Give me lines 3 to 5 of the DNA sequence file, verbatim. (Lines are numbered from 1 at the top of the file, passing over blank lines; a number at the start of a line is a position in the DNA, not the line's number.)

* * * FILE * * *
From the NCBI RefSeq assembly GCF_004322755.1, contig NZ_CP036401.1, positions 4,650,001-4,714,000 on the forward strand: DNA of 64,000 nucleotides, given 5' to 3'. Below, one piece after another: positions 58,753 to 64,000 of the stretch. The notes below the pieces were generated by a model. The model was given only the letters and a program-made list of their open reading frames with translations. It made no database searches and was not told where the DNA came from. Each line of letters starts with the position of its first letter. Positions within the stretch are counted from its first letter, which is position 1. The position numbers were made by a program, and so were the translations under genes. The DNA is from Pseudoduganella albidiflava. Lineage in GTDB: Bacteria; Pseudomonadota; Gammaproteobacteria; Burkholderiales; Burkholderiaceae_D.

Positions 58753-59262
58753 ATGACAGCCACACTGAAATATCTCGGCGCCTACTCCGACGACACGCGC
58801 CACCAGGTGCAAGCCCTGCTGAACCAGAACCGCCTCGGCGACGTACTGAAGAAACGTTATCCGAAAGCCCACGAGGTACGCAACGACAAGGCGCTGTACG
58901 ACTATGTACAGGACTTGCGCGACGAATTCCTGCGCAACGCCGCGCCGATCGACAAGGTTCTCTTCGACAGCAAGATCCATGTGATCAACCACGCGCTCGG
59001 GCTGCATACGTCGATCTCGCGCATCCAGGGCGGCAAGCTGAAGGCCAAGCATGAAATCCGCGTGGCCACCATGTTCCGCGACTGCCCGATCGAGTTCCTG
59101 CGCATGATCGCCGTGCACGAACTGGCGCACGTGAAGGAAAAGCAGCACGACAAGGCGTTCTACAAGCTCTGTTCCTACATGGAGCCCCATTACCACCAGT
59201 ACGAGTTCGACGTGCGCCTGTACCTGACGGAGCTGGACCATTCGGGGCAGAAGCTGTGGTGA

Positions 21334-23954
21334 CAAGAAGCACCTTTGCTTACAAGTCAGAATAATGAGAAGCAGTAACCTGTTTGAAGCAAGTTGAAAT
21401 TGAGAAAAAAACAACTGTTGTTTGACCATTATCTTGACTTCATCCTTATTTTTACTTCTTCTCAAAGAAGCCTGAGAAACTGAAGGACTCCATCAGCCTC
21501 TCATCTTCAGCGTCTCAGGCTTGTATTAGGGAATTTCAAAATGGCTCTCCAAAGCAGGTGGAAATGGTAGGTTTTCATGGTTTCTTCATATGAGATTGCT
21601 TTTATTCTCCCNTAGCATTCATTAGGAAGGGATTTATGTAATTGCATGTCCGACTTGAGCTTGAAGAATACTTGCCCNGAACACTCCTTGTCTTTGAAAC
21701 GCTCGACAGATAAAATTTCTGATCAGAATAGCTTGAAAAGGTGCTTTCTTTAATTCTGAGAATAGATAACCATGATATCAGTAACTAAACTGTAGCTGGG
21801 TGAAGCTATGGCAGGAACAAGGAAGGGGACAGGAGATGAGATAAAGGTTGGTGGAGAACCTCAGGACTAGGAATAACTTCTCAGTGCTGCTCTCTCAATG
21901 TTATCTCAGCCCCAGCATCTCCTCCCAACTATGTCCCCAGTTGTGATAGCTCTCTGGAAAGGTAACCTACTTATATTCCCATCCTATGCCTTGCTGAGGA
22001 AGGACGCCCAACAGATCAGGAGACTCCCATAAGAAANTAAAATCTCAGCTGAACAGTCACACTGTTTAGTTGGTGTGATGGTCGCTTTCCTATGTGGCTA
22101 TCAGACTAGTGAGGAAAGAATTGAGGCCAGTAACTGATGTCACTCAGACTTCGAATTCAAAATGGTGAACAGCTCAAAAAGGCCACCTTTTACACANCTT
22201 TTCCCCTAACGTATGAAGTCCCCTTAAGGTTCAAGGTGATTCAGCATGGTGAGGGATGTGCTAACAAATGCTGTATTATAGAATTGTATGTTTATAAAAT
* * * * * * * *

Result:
58753 ATGACAGCCACACTGAAATATCTCGGCGCCTACTCCGACGACACGCGC
58801 CACCAGGTGCAAGCCCTGCTGAACCAGAACCGCCTCGGCGACGTACTGAAGAAACGTTATCCGAAAGCCCACGAGGTACGCAACGACAAGGCGCTGTACG
58901 ACTATGTACAGGACTTGCGCGACGAATTCCTGCGCAACGCCGCGCCGATCGACAAGGTTCTCTTCGACAGCAAGATCCATGTGATCAACCACGCGCTCGG